In regard of combining solving one issue with some useful work, ServerSky looks like an interesting proposal in the context. Considering Generative design such a computing power could be used to address designs so as processes of production and potencially distribution(more variables more complex is the problem and it is essential enough problem to consider such exotic ways to address it(to understand the ways of solving it) like this one Slime design mimics Tokyo's rail system: Efficient methods of a slime mold could inform human engineers)

So as more wide and profound use of deep learning algorithms for different tasks, which are on the rise today, and when teaching them is a somewhat expensive problem and takes week's and more to accomplish on cloud systems, and costs significant sum.

So connecting solving one problem with what may be a solution for some of our demands, it may allow to look differently on the question what is the reasonable price, and scale of efforts worth taking, and complexity of the task in terms of R&D.

So changing a focus from some issue which is a spot on the picture and to think about the situation more broadly, thinking not about patch solution but about creating a useful system, may provide us with an understanding of opportunities in the case.

All that to say, that in some cases it worth to think about the moon as a palace which may help to implement such change(which btw produces other options to solve/fight some consequences of GW - acidity, sea fertilizing etc)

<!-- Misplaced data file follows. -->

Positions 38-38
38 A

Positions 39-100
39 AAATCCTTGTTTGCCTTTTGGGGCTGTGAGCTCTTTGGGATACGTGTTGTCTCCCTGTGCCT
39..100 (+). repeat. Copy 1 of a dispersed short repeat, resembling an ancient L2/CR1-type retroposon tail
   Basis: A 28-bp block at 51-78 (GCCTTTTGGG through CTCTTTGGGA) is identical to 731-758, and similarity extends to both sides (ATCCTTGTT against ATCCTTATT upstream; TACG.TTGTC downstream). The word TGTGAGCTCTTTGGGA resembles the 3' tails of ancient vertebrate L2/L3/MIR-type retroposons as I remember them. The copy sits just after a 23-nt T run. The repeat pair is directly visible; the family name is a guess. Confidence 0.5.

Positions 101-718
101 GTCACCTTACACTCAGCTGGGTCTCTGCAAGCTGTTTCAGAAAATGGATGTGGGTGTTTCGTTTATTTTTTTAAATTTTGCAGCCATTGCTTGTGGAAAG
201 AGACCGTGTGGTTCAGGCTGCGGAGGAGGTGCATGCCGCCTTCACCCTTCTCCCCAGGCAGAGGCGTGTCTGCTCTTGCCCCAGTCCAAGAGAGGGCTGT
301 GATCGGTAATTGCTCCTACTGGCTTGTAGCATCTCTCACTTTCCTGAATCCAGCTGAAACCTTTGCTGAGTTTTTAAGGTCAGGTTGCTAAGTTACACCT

But in the case assessing the price of a solution is a quite complex topic, and obviously classical ways of establishing some infrastructure on the moon on the scale required, may be too expensive. Classical means bringing all the production equipment form the earth. But there are options in a direction like that Affordable, Rapid Bootstrapping of the Space Industry and Solar System Civilization - but one of the problems defending feasibility here also is a problem, but it rather feasible.

And if we may consider investing 5trillions in something(meaning it is a practical sum), it can be more than enough for developing and implementing of quite complex solutions in space. Our today's achievements in automation, in electronics and software they allow us to implement different ways to achieve the sunshade solution - with an ability to provide service and indirectly and directly affect how we do production and designs on earth - that indirect(and direct) positive effects on economy from space programs NASA talks so often.

Using moon may reshape the problem, in different ways, but in terms of delivery, the most obvious changing the problem from Earth to L1, to Moon to L1 which allows thinking about different massdriver solutions without a stretch and the problems earth atmosphere creates for those solutions.

The topic definitely needs more public discourse and more consideration than just theoretical direction, and it can be that game-changing space program we all would like to see. There are problems to solve, but they also bring different solutions which are worth to pursue.

Unfortunately, estimations at this point are quite useless, I could probably try to defend 1trillion investment, but also 20 billion do not look for me like a joke, it just much harder to defend as it needs more details as a plan/road to be able to do so. 100 billion may be a realistic and defendable position, which may give much more than just a sun shade.

I think it is an important problem or a change in a perception of the problem, so you may ping me on discord, if you have some questions or wish to discuss it.

• This is a really interesting answer, put part of the sun shade to work as useful real-estate. – uhoh Mar 8 at 12:59